Cedar Springs — The sixth-graders at Red Hawk Elementary all have different methods of dealing with stress. Luke Ball listens to music. Isaiah Vega-Lopez taps on the table with his fingers. Raelynn Dells likes to give herself little pep talks.
Now, they all have some additional coping tools to add to their “stress toolkit,” thanks to an afternoon focused on fitness and mental health.
“Fitnesspalooza,” held just before fall break, was an event put together by school leaders to demonstrate the benefits of physical activity for reducing stress and dealing with mental health challenges.
“The last normal year that many of these kids had was their third-grade year, and we’ve found that so many have been isolated the past two years,” said Principal Bill Cataldo of his students at Red Hawk Elementary, a sixth-grade-only building. “Coming back to the classroom is a major change and we want it to be welcoming, but we also want to teach them about different ways they can release stress when they need it, and physical activity is a great outlet to do that.”
Throughout the afternoon, classes rotated through various stations that demonstrated different ways kids can use movement to calm nerves, reduce tension and refocus their attention.
In the gym, Cataldo and teacher Jennifer Craig led groups in spirited games of “Would You Rather.” (Tacos or cheeseburgers? Spinners or poppers? Netflix or Hulu?) Depending on which they picked, the kids then did short sets of exercises like push-ups, squats or sit-ups. In the cafeteria, counselor Ashlynn Howe walked them through a series of yoga poses and breathing exercises. And outside, students got to walk, jog or run loops around the school grounds in the brisk fall air.
Student Kaylee Goltz said she often stresses over getting good grades and the pressures of turning in assignments on time. After going through the Fitnesspalooza stations, she said she learned the importance of “just taking a break for a minute.”
“To take, like, deep breaths feels really good, and if I’m working on homework or a test and I get stressed out, I can go for a short walk to help with that,” Kaylee said.
Classmate Isaiah Vega-Lopez enjoyed his first time doing yoga, which was a welcome break from “all the exams and tests we’ve been having,” he said. “It felt good to stretch out my body and breathe in the air … I think the yoga helped relieve our bodies. I usually breathe with my chest and I learned about breathing with your stomach, and I felt a difference.”
Advocating for Their Peers
The Student Leadership Council at Red Hawk also used Fitnesspalooza as an opportunity to raise funds both for all-school activities and for students in need.
“We do spirit days a lot in our building, and not all kids have something to wear for that,” said leadership council adviser Courtney MacDonald. “(Student leadership members) were concerned that not everyone had a spirit day T-shirt. And so they wanted to raise some money to give back to other kids in the school.”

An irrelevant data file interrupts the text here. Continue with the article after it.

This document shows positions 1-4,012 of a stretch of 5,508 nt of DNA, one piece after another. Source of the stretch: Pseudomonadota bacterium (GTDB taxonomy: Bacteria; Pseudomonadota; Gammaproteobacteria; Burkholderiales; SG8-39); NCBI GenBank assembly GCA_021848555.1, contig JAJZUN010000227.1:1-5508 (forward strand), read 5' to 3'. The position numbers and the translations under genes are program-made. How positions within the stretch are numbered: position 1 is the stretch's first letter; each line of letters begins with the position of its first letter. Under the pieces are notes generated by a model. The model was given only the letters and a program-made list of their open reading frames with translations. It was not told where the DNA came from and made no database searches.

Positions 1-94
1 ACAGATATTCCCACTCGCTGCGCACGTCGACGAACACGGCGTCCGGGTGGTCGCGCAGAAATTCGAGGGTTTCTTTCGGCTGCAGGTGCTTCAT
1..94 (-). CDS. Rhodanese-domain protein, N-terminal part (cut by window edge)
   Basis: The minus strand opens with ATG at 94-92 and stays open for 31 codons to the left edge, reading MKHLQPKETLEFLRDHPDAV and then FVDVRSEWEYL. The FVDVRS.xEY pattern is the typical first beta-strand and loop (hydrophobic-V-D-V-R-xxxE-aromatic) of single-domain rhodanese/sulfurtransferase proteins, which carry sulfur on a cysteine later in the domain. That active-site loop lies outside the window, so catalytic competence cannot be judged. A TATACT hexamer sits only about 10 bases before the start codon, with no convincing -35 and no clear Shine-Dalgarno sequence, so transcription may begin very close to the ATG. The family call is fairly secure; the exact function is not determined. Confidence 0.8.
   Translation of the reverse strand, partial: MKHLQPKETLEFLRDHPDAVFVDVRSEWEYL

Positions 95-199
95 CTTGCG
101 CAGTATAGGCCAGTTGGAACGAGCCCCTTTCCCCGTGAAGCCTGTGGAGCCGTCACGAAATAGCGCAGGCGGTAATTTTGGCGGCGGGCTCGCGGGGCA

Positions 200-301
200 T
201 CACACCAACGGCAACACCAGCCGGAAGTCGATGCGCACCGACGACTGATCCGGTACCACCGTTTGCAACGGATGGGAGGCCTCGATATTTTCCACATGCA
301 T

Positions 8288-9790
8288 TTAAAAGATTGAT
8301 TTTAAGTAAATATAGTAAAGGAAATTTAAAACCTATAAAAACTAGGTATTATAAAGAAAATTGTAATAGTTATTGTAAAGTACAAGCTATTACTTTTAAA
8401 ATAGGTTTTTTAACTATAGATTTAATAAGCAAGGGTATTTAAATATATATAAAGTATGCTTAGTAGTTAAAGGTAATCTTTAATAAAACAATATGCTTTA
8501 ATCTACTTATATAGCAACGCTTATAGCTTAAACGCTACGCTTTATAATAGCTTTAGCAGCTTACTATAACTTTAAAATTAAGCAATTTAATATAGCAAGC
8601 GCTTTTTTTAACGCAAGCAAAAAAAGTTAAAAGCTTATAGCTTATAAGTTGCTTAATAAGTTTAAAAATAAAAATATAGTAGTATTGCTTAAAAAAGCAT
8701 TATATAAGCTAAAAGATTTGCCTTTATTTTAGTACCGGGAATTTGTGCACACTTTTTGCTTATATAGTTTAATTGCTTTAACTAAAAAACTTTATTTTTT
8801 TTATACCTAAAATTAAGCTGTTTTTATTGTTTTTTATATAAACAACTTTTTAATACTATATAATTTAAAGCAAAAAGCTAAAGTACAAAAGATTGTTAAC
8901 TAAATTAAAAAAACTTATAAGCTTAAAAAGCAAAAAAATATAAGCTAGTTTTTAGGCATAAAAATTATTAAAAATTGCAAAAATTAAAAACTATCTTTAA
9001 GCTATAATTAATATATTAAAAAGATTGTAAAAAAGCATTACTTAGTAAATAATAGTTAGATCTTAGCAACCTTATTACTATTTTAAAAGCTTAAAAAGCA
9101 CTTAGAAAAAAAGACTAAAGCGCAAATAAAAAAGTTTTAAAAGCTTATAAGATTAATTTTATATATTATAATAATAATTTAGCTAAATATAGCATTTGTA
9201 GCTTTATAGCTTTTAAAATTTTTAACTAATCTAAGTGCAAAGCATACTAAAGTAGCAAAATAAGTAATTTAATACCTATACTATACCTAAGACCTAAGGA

“It felt good to stretch out my body and breathe in the air.”— sixth-grader Isaiah Vega-Lopez
In the weeks leading up to Fitnesspalooza, council members wrote letters to businesses all around Cedar Springs, explaining the event and asking for sponsorship. Their goal, council member Gwen Alvarez said, was to be able to provide a spirit day shirt for anyone at the school who wanted one.
“We told (the businesses) that if people don’t have to be left out, they will be happier, and if we raised the money, then everyone would be able to be included in things like school spirit days,” Gwen said. “It was pretty cool that they were willing to sponsor us, because then it’s kind of like we have the support of the town. It’s not just the students raising money, it’s like other people are supporting you, too.”
MacDonald, who teaches language arts and science, says there are “a lot of leaders” in this year’s group of sixth-graders at Red Hawk. She’s been impressed by their creative ideas and the way they look out for others.
“When it’s student-led, that’s when you get the best ideas — they’re good at picking projects and deciding on things that benefit the whole group,” MacDonald said. “I think this was, for most of them, their first experience advocating for other kids in the school, which is cool to see.”
At the same time, she noted, “it’s important to take time to just be a kid and play,” especially after the pandemic-related challenges of the past few years. That’s why she was so excited about Fitnesspalooza and its focus on coping strategies, especially as it relates to school-related stressors.
“I hear kids reference things like anxiety and depression more now than I ever did in the past — like, they know those words well and they’re a lot more familiar with different types of mental health,” MacDonald said. “So just to talk about it openly, and to give them some physical coping skills, helps them understand that it’s OK and normal, and there’s not something wrong with them. … If they hear us saying that mental health is just as important as physical health, I think that’s really good.”